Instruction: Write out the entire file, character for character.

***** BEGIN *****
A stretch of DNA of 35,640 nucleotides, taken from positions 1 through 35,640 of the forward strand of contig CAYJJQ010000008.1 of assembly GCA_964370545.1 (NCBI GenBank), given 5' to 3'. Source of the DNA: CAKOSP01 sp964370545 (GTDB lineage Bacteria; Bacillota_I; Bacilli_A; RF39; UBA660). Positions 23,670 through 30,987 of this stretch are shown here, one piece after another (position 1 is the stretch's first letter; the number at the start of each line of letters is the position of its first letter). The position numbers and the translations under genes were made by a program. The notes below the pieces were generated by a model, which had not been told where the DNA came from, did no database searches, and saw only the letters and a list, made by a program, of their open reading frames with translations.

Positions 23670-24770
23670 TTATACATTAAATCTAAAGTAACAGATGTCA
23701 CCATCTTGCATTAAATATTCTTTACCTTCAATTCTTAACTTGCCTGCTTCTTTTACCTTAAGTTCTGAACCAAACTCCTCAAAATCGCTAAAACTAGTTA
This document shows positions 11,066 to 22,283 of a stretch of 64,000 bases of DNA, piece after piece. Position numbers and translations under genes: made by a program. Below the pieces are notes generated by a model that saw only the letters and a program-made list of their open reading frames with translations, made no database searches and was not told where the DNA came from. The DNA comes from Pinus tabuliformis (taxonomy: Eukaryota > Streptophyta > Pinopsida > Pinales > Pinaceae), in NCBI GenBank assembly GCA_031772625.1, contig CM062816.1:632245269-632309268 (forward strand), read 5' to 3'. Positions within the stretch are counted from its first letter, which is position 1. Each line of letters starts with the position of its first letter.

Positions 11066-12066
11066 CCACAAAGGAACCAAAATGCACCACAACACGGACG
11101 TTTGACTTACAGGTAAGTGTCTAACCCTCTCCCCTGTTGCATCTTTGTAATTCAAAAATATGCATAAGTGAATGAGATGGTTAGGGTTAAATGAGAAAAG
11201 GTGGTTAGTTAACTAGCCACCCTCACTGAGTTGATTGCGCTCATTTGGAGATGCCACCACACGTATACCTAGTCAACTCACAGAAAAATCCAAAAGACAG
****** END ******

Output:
A stretch of DNA of 35,640 nucleotides, taken from positions 1 through 35,640 of the forward strand of contig CAYJJQ010000008.1 of assembly GCA_964370545.1 (NCBI GenBank), given 5' to 3'. Source of the DNA: CAKOSP01 sp964370545 (GTDB lineage Bacteria; Bacillota_I; Bacilli_A; RF39; UBA660). Positions 23,670 through 30,987 of this stretch are shown here, one piece after another (position 1 is the stretch's first letter; the number at the start of each line of letters is the position of its first letter). The position numbers and the translations under genes were made by a program. The notes below the pieces were generated by a model, which had not been told where the DNA came from, did no database searches, and saw only the letters and a list, made by a program, of their open reading frames with translations.

Positions 23670-24770
23670 TTATACATTAAATCTAAAGTAACAGATGTCA
23701 CCATCTTGCATTAAATATTCTTTACCTTCAATTCTTAACTTGCCTGCTTCTTTTACCTTAAGTTCTGAACCAAACTCCTCAAAATCGCTAAAACTAGTTA
This document shows positions 11,066 to 22,283 of a stretch of 64,000 bases of DNA, piece after piece. Position numbers and translations under genes: made by a program. Below the pieces are notes generated by a model that saw only the letters and a program-made list of their open reading frames with translations, made no database searches and was not told where the DNA came from. The DNA comes from Pinus tabuliformis (taxonomy: Eukaryota > Streptophyta > Pinopsida > Pinales > Pinaceae), in NCBI GenBank assembly GCA_031772625.1, contig CM062816.1:632245269-632309268 (forward strand), read 5' to 3'. Positions within the stretch are counted from its first letter, which is position 1. Each line of letters starts with the position of its first letter.

Positions 11066-12066
11066 CCACAAAGGAACCAAAATGCACCACAACACGGACG
11101 TTTGACTTACAGGTAAGTGTCTAACCCTCTCCCCTGTTGCATCTTTGTAATTCAAAAATATGCATAAGTGAATGAGATGGTTAGGGTTAAATGAGAAAAG
11201 GTGGTTAGTTAACTAGCCACCCTCACTGAGTTGATTGCGCTCATTTGGAGATGCCACCACACGTATACCTAGTCAACTCACAGAAAAATCCAAAAGACAG